And so it begins. Today is the unofficial opening day of Release SZN. The Franchise tag deadline has come and gone. Free agency begins in a week. The salary cap has been set:
And with 10 teams currently over the cap according to ... well, to Over the Cap, two more less than a million dollars under it, cuts are coming and they'll be coming fast. For instance, this morning Emmanuel Sanders was released by a New Orleans team that is in Salary Cap solitary confinement. They've been living on borrowed time to the point even losing Sanders only moved them from the worst situation in the league ($47.4 million over) to second worst ($31.9 million).
And now Tennessee tells Malcolm Butler to clear out his things and security will see him to the door. And a former Patriots starter/hero/folk legend isn't about to find himself unemployed without somebody cuing up the obligatory GIF. And it might as well be me.
Before you go off saying that Bill Belichick is the last GM in the league Butler would want to do business with, hear me out. Or don't. Begone from my presence if you wish, I'm not the boss of you. But just go in the knowledge that a Butler return to Foxboro makes sense on a lot of levels.
Before I go another sentence, I'll go right to the Brachiosaurus in the room. The last time we saw Butler in a Patriots uniform, he was in tears instead of in the secondary, thanks to the single most mysterious, inexplicable coaching decision of Belichick's life. As I'm typing this and you're reading it, we are in closer proximity to one another than Jordan Richards and Johnson Bademosi were to their assigned receivers on some of their coverages while Butler stood on the sideline dying inside. So you wouldn't be unreasonable to think he might hold a grudge on that one.
But I'll repeat a story I wrote about the day after Super Bowl LII and several times since. A reliable source spoke directly to Butler at the after party. And confirms that Butler wasn't mad. He wasn't the ball of resentment you'd expect him to be. Or that I'd be or you'd be. He simply said "Coach and I didn't think I was ready" after missing some of the practices with an illness. And that was confirmed by a Pats football ops guy who was with Butler all week. Disagree with the decision all you want (who doesn't?), but based on his reaction in real time, it's a stretch to think that Butler would harbor such a grudge that three years later he's still not over it. So much so that he would refuse to ever work for the man again.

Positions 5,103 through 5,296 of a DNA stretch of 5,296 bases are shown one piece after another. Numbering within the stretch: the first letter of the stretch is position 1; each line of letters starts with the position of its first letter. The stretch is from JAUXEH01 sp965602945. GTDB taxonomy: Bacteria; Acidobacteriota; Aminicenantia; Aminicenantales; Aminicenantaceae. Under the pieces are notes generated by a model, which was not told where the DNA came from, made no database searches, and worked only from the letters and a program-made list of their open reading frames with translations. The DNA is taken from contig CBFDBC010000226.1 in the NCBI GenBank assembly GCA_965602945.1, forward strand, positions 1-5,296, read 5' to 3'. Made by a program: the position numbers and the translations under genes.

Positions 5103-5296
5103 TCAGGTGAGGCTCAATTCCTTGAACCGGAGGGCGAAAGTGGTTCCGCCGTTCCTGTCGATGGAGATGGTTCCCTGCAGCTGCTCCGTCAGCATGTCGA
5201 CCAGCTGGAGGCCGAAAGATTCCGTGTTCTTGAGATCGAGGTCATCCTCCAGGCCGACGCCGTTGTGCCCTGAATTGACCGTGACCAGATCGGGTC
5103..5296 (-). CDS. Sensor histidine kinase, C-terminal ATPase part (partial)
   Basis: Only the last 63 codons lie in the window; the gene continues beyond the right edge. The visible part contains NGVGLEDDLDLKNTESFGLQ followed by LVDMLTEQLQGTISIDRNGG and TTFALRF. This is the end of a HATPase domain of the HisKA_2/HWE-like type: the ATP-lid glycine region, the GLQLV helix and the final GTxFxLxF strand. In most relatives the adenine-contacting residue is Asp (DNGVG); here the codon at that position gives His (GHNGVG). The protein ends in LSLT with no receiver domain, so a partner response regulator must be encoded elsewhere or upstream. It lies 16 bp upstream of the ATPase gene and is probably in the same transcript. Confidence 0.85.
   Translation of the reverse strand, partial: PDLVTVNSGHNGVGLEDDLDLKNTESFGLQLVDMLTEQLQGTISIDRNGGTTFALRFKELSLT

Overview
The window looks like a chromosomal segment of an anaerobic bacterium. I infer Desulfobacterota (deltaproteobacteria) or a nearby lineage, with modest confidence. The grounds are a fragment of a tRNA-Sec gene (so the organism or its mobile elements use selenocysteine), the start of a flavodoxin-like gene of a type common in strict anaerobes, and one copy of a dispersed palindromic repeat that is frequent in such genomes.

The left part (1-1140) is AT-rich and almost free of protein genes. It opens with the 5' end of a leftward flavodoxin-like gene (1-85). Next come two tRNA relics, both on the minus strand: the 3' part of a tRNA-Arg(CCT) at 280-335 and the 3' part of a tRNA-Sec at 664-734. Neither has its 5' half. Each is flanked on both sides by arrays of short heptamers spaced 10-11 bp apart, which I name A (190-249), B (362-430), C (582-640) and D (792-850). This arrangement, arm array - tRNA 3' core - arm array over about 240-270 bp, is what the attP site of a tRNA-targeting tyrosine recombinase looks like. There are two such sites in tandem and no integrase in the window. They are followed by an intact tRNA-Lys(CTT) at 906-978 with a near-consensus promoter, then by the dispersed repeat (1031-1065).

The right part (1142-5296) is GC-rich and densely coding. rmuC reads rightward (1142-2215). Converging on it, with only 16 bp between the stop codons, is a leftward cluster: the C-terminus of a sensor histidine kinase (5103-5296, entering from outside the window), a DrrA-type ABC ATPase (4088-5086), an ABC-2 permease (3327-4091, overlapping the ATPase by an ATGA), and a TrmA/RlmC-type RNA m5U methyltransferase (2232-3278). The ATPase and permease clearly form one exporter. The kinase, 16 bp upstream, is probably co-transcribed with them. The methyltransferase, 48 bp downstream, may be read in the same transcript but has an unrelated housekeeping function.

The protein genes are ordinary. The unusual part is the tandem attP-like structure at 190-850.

Let's not forget that the only other time we saw Malcolm Go cry was this moment (the 8:51 mark), brought to by Bill Belichick:
That play and the two good seasons that followed under Belichick's coaching got Butler a five-year, $61 million deal out of Tennessee. That, plus time, will heal a lot of emotional wounds.
More to the point, the Patriots currently have a cornerback problem. Butler has an unemployment problem. People have settled scores, buried hatchets and gotten back together over a lot less.
Stephon Gilmore is going to be tough to bring back. His $16.2 million cap hit is almost 25% higher than anyone else on the roster. The team gave him a bump in pay last offseason. Just before the trading deadline he put his house on the market. And by all the reliable unsubstantiated media rumors, he's looking for more money and likely won't be back. If that's the case, JC Jackson then becomes their primary cornerback, as he follows in Butler's footprints as the UDFA who made the roster, stuck around, turned himself into a dependable starter and will soon become a very rich man. Jonathan Jones has been a good edition but is primarily a slot corner. Jason McCourty is a veteran depth guy and not much else. After two seasons, Joejuan Williams hasn't established himself as anything more than a subpackage player. The chance to add a 31-year-old veteran of the system who can come in and solidify the corner opposite Jackson for a fraction of what it will cost to keep Gilmore has to be tempting.
And Butler's play lately would justify the move. I criticized him at times in Tennessee and I stand by it. There were times in 2018-19 when he was the third best corner on his own team, losing reps to Logan Ryan, Adoree' Jackson, Tremaine Brock Sr. and others. But he had a great bounce back year in 2020:
- He was second only to Patrick Peterson among all corners in the league with 1,087 snaps.
- The 4 TDs he gave up was tied for the year before, despite doubling his playing time.
- His interceptions went from two in 2019 to five in 2020.
- His passes broken up increased from five to 11.
- His passer rating when targeted fell from 98.4 to 78.6. That's after being over 102.0 in his first two seasons in Nashville.
- And he reduced his penalties from five to just two.
All in all, I'd argue that was the best season of Butler's career. At the very least it was as good as his 4 TD, 4 INT, 16 PBU, 78.2 PRA season in 2016. So there should be a market for him. But there's so much uncertainty in the league and so few teams have the money, the need, and the confidence in the player, the Patriots would be the perfect fit.
Yes, it would mean Belichick and Butler being asked about the weird way it ended back in February of 2018. But they've dealt with bigger issues. And it's nothing that a few answers of "We talked about that at the time and now we're focused on blah blah blah" with the Deflector Shields set to Maximum wouldn't solve in minutes. In a perfect world, the Pats find a way to keep Gilmore. But in this imperfect one, putting the 2014-17 band back together makes all the sense in the world.